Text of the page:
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Project JalTara Offers An Eye-Opening Solution to Water Crisis

Globally, groundwater levels are critical. With 256 districts across India having critical/over-exploited groundwater levels, India is the world's largest user of groundwater, accounting for more than 25% of global extraction. Heavy rains, on the other hand, have decimated the quality of soil and thus the quality of crops grown by farmers.

Shivam Dwivedi
785 million people worldwide do not have access to safe drinking water.
785 million people worldwide do not have access to safe drinking water.

Crop spoilage, particularly of sugarcane and rice, increased in the areas surrounding Maharashtra between 2017 and 21. Considering the plight of farmers as a result of rainwater overflow caused by deforestation, the government decided to compensate the farmers most affected by the floods.


About Jaltara Project:

JalTara is Sri Sri Ravishankar's idea to revitalize India's current water problems. Ravisankar is the founder of Art of Living. The project aims to make a positive difference in the lives of farmers and villagers by putting an end to the problems of flooding and drought in rural areas. The audacious plan aims to recharge over 30 trillion litres of groundwater in India each year.

The JalTara Project is a thoughtful initiative to address India's water scarcity. The primary goal is to train farmers and villagers, who are the most important stakeholders in this project, to conserve monsoon water every year and store it in underground aquifers- an integrated team of experienced geologists, watershed experts, and project management experts has been assembled for this purpose.

The JalTara methodology is quite effective, and the problem lies in proper rainwater disposal and efficient groundwater management. Groundwater is the lifeblood of Indian agriculture. It supplies more than 80% of India's water and agricultural needs, but the groundwater level has been rapidly declining in recent years. The availability has been hampered in recent years due to deforestation and a disrupted hydrological cycle. It has resulted in multi-dimensional water stress situations in the majority of India's villages and farms.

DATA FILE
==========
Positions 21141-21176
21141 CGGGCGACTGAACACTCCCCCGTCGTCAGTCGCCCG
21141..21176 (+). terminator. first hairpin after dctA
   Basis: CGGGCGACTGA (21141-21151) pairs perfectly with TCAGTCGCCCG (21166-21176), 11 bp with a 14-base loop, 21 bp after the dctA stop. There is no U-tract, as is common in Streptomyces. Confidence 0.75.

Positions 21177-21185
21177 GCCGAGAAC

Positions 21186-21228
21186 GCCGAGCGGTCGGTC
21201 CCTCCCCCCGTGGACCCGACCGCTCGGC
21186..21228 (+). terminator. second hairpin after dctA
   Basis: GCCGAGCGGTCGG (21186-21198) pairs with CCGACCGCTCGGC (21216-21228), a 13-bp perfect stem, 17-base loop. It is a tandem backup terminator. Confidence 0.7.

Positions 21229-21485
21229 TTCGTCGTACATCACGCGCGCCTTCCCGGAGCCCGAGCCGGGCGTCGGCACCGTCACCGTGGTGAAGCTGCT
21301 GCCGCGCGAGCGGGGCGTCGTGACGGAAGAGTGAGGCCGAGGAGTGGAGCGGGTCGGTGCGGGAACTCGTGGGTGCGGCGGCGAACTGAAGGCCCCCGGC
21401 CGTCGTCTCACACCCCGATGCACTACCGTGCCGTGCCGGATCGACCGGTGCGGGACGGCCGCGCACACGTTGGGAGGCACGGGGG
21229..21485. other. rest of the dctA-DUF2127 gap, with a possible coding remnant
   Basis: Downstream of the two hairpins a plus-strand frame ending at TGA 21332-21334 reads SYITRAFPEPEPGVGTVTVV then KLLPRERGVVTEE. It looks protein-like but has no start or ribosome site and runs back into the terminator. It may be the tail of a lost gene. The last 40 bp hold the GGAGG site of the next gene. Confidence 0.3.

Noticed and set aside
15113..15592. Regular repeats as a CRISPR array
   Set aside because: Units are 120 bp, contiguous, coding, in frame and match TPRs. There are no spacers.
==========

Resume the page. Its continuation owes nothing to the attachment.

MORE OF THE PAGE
JalTara's approach effectively targets this problem statement. People must rely on sources other than groundwater to meet their hydrological needs, and rainwater must be managed effectively. The concept of recharge pits was developed in order to increase India's groundwater storage by trillions of dollars per year and alleviate the water crisis. The exemplary and unwavering efforts of the sevaks at Art of Living have contributed to a few litres, with more on the way.

Importance of JalTara Project:

JalTara planned to expand its base to districts in Maharashtra by 2022. So far, it has met its objectives under the direction of the Art of Living foundation. The water table has risen by 12-14 feet, resulting in an increase of 6.06 lakh litres per pit and 30.3 crore litres of water per village. This enabled farmers to water more frequently and reduce the impact of waterlogged fields, resulting in a 42% increase in crop yield and a 120% increase in farmer income, despite the fact that there was not a single reported case of spoiled crops due to waterlogging.


The primary goal has been to educate the villagers about the long-term value of water rejuvenation through tree planting, as well as to validate the 'recharge pit in every arable plot' methodology and demonstrate the projected benefits. Simple, standard pits are massively scalable, with the ability to dig 4.5 pits per hour.


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